Capturing data and using machine learning opens up a world of opportunity. Banks can make hyper-personalized product suggestions to customers in real time. Insurance companies, for example, can perform much more detailed credit reviews, reducing their risk. Economies of scale are so important that they can be difficult to understand.
7) Should banks be cautious or enthusiastic about BaaS?
Excited because there is a whole world of opportunity and potential at your fingertips. Not just in terms of new sources of income. But with game-changing technologies. And bravery will be rewarded in this space. There will be a huge starting player advantage.
And unlike this first player advantage, slower banks need to be careful because there is only limited space at the table. Not all banks will be able to build and scale a successful BaaS product, because not everyone needs it that much. I don’t think we’ll ever get to a single platform economy, but I don’t think we’ll see a huge proliferation of platforms either.
Another important factor for banks to consider is that the economics of this situation is very different from how traditional banking products make money. The way volumes, fees, and revenue splits work is just very, very different. And the biggest mistake a bank can make is to try to transpose the traditional economy on this, so here too some caution is in order!
8) How should they go about entering space?
The technological part is the part that banks should partner on, freeing up space to deliver their new business model.
The hardest part is figuring out what your market should look like. If you are a bank, you have to recognize that you will be dealing with a new economy and that it is not banking as usual. You need a very clear sense of the mission and purpose of how you are going to bring this alternative business model to life. And that’s where the value is.
9) Why should banks seek to integrate BaaS into their business?
Banks undoubtedly have the advantage of getting started quickly (no pun intended) and offering more services to customers. If they are successful, there is everything to be gained. Imagine if a bank hosted a platform with tens of thousands of plug and play financial options. Everything from the customer’s coffee in the morning to the mortgage on the house they sleep in could be perfectly backed by one bank.
Thousands of service providers. But a bank. A market you would never want to leave because you have all the choices you need and the ease you want, all in one place. It’s the dream with BaaS. Thus, banks that strike this new business model early could see an incredible increase in their profitability and relevance, if they position and adapt this right.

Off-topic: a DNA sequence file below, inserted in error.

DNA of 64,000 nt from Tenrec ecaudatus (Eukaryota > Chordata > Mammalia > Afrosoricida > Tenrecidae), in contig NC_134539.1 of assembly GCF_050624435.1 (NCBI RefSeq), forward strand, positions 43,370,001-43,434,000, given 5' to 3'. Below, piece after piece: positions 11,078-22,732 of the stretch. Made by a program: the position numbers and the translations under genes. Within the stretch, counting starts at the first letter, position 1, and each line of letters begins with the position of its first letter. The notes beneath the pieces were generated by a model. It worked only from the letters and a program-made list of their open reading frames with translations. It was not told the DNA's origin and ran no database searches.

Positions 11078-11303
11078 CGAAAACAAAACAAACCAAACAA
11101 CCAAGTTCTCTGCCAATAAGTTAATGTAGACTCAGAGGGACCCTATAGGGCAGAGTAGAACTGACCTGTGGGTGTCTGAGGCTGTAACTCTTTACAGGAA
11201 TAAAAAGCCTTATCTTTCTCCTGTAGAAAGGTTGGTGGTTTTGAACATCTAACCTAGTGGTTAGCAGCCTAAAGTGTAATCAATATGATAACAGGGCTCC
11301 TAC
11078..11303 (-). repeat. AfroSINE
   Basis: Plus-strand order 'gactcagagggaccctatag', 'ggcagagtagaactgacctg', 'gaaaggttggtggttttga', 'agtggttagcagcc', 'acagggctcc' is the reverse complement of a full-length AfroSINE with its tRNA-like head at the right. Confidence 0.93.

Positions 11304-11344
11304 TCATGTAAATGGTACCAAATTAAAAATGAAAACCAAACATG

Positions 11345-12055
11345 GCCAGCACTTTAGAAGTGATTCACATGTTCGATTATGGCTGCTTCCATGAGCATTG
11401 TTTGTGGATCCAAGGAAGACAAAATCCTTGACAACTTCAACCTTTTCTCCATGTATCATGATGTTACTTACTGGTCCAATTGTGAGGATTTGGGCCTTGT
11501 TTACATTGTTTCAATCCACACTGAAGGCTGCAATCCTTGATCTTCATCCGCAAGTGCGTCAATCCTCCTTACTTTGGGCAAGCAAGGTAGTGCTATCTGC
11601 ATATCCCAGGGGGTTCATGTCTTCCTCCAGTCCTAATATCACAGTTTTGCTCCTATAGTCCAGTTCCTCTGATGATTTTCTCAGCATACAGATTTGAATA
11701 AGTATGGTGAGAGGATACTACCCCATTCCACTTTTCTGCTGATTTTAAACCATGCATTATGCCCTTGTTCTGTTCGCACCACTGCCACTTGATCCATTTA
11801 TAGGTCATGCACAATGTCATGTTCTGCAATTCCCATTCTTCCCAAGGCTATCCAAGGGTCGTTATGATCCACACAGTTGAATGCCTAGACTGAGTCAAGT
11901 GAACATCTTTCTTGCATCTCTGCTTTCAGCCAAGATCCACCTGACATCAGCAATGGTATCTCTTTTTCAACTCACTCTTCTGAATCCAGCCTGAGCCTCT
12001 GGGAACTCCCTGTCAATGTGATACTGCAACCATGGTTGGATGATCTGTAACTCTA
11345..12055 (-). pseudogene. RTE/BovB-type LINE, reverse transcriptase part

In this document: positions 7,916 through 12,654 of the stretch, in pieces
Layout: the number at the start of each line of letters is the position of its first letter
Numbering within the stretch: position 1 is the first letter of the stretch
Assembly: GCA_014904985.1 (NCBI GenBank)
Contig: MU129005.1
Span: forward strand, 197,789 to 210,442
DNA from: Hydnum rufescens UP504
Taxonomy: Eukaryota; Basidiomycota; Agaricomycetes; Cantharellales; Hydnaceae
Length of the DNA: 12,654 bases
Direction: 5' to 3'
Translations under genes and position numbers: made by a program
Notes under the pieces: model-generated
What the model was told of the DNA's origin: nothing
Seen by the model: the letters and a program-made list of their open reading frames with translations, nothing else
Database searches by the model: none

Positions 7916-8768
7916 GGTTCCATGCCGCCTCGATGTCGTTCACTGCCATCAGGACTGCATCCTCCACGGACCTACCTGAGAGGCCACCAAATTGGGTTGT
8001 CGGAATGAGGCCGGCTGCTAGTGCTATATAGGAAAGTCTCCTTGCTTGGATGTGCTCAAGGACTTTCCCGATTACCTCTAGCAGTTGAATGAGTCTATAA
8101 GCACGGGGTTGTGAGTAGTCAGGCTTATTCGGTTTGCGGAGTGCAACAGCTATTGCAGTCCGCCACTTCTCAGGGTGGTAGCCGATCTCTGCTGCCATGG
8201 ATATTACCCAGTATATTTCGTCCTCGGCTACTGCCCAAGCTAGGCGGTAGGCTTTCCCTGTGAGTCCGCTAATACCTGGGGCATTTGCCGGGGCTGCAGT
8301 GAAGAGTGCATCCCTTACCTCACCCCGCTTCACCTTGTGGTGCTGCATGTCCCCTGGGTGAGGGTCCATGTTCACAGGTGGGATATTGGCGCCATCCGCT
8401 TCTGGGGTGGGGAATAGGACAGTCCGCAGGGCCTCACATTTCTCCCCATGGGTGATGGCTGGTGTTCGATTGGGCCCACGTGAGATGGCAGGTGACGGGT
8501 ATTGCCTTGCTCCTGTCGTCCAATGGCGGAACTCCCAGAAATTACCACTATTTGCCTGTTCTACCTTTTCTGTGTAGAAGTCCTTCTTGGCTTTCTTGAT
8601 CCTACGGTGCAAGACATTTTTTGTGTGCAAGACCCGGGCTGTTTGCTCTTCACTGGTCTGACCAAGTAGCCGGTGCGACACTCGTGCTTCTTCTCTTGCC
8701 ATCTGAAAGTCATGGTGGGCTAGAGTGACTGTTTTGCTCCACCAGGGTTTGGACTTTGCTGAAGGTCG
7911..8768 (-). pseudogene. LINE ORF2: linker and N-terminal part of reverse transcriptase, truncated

But BaaS also comes with a warning for slow engines. Due to the one-stop-shop nature of these platforms, little will be needed. The number of seats at the table is limited. So, it pays to be bold, do your homework, and have a vision for the future. Now is the time to be proactive, not reactive.
10) what’s next for space
The next step is adoption. And that adoption will be one where consumers become more and more familiar and comfortable with markets and discover how to navigate them.
And then the second element will be integrated financial conversations becoming much more real. What we expect to see now is a much more intuitive interdependence between services – where your behavior here could trigger your insurance product there, which could offset your mortgage here – in a way that seems transparent. So as to put the power back in the hands of the consumer. But for that to happen, we need the consumer to be comfortable with the markets. And to understand these interconnections and to consent to them in full knowledge of the facts.
We need these markets to become dynamic. We need participants to continue to understand the economics of how collaboration works, and we need actors to become more and more comfortable with interdependence. We are an industry where everyone has had a fortress mentality for a long time. And everything we’ve talked about today is about interdependence.
Embracing interdependence is not an easy decision. And regulatory securities need to be explored because we are talking about savings and people’s livelihoods. We can’t go wrong, going fast and smashing things doesn’t work in this industry. Go fast, don’t break anything. So we need that adoption and oversight. We need this creativity. We need these economics to function, but I think as banking as a service becomes an accepted, understood, and fairly established business model for banking, we’ll see that creativity explode and mainstream finance, really becoming a thing.
About Dr Léda Glyptis. As Chief Client Officer for 10x Banking, Leda describes herself as an afintech nerd who “cares deeply about people, ideas and does things the right way for the right reasons”. She holds a doctorate in politics and 20 years of experience in finance and economics.